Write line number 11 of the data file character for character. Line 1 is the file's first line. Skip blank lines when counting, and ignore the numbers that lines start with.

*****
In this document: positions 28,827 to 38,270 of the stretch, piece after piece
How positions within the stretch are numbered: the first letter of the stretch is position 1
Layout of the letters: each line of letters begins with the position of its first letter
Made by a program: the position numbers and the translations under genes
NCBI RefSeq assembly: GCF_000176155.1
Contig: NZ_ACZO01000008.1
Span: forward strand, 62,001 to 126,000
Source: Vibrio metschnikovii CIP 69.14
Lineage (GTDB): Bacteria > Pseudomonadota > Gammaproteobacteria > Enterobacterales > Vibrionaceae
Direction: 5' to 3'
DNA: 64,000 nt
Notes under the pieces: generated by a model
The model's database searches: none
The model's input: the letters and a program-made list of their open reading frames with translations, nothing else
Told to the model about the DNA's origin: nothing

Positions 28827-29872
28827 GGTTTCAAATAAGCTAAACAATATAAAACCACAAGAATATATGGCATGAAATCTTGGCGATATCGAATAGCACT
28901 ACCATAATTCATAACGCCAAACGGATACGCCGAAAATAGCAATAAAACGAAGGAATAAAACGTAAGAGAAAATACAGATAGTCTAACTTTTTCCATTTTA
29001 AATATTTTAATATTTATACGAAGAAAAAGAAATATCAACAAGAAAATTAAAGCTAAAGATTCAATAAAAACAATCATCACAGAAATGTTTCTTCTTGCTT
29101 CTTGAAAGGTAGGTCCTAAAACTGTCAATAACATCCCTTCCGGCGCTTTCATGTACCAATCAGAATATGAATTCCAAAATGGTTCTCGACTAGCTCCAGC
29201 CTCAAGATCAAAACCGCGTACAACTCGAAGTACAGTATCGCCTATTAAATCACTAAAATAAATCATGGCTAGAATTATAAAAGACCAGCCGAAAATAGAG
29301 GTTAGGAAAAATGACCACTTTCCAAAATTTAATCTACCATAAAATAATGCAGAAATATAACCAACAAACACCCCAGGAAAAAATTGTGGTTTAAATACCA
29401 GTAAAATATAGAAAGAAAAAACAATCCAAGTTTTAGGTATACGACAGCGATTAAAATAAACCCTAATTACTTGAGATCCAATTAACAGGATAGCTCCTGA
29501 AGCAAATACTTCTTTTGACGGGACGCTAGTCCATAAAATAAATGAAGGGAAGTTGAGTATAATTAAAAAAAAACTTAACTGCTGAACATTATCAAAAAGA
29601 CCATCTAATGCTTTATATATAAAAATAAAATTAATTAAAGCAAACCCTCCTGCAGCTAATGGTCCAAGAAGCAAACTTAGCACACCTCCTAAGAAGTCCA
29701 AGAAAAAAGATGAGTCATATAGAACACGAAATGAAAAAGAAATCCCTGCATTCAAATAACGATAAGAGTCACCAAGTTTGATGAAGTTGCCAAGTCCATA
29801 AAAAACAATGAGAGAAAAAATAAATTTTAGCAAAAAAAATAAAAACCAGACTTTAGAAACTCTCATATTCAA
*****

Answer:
DNA: 64,000 nt